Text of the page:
The North Carolina Senate voted Thursday in favor of a new bill that could give teachers higher pay raises than what had been in previous legislation.
The lawmakers voted 28-21 for Senate Bill 354. The bill will now be transferred to the House.
“Nobody believes the governor’s cheap rhetoric about teacher pay anymore. He has yet another opportunity to sign or veto a teacher raise," Sen. Harry Brown, R-Onslow, said. “If he signs it, Republicans will have delivered the sixth and seventh consecutive teacher pay increases. If he vetoes it, teachers will be the only ones in the state who get nothing. It’s time for him decide what he’s for and what he’s against.”
The Senate also could hold a vote Thursday on whether to override Gov. Roy Cooper's veto of the overall spending plan. Such a vote has been placed on the legislative calendar every week since the late June veto.
Cooper vetoed the bill because it excluded a $2 billion Medicaid expansion under the Affordable Care Act and included lower raises for teachers that he wanted. The governor’s budget included a 9 percent pay raise for teachers, while the Republican budget allocated a 3.8 to 3.9 percent raises over the next two years.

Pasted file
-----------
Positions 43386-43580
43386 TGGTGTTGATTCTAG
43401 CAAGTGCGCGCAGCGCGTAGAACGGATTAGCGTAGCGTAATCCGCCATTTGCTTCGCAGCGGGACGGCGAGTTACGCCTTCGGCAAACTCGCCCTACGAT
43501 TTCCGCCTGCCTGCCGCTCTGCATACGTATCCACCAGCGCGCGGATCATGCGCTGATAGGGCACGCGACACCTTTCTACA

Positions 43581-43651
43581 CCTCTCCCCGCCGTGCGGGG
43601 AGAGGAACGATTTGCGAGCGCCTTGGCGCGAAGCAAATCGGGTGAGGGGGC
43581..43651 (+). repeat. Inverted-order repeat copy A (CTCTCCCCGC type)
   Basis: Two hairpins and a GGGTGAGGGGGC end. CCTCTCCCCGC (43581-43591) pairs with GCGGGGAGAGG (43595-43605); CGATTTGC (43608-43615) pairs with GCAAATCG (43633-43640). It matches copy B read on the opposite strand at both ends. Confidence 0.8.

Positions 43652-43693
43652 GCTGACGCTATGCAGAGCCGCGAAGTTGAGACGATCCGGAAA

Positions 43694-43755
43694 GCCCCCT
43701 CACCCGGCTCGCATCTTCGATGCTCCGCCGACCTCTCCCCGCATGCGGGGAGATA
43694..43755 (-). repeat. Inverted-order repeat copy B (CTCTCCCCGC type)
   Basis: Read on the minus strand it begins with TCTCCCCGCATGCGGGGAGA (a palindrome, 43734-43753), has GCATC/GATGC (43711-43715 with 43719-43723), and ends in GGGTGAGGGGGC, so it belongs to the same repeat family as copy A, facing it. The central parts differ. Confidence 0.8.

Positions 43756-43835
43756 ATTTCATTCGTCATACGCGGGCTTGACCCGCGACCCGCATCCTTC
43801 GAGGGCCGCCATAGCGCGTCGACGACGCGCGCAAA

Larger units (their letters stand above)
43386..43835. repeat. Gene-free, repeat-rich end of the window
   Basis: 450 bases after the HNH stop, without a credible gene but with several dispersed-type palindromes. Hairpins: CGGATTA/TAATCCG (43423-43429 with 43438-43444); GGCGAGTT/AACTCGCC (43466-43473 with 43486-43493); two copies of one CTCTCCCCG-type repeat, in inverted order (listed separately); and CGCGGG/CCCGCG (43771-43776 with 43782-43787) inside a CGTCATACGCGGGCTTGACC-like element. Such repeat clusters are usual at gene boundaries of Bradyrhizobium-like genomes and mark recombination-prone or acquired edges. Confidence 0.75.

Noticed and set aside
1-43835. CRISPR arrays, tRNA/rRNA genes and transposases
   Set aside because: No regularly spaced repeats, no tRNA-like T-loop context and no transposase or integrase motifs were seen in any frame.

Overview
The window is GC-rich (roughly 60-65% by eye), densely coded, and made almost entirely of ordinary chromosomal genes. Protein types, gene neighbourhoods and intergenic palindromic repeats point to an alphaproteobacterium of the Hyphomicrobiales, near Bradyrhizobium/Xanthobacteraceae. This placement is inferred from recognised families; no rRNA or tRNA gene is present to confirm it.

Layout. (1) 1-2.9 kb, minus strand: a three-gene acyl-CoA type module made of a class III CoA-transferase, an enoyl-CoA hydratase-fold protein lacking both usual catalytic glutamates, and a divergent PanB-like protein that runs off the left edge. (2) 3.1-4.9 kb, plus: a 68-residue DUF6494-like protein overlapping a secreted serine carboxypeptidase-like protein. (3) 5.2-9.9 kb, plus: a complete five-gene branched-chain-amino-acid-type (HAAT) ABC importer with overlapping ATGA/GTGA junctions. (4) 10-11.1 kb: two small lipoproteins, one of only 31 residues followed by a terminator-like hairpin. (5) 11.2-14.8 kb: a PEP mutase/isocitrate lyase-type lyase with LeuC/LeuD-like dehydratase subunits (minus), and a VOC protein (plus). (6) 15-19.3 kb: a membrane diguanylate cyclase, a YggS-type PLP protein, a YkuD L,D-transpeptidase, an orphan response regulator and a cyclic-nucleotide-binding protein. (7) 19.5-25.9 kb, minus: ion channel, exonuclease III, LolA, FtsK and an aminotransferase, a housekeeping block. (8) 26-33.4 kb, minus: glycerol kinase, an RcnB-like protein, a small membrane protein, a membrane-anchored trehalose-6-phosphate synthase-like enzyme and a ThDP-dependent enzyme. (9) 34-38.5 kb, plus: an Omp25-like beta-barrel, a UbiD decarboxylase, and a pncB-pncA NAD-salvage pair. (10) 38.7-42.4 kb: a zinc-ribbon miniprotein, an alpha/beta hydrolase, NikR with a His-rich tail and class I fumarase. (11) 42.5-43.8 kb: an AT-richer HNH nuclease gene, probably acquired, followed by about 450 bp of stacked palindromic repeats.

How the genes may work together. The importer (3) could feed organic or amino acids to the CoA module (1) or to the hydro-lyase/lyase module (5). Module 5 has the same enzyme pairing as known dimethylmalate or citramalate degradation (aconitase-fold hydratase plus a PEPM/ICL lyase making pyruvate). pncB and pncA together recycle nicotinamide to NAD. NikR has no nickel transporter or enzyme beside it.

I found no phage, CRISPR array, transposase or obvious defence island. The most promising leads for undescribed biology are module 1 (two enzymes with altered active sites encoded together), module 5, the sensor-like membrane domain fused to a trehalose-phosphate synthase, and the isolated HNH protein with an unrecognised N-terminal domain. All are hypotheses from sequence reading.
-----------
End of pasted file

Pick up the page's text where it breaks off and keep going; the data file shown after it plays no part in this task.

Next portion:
What teachers actually will receive is still to be determined.
The first part of the bill approved Wednesday replicates the same pay raise included in the vetoed bill. A second part gives teachers a 4.4 percent raise, support staff, University of North Carolina System and community college employees a 4 percent raise over the next two years. But it will only take effect if the original spending bill becomes law.
Cooper criticized the bill filed by Republicans on Twitter before the vote Thursday.
“Republican leaders hold teachers hostage. Demand sweeping corporate tax breaks and their entire bad budget in exchange for paltry teacher pay raises that are less than other state employees,” Cooper wrote.
The House on Wednesday also voted in favor of step raises for teachers. The funds were frozen during the budget blockade.
The Teacher Step Act will retroactively pay teachers and other instructors $3,500 to $5,200 more depending on how many years they've worked in addition to the raise included in the budget or the new bill.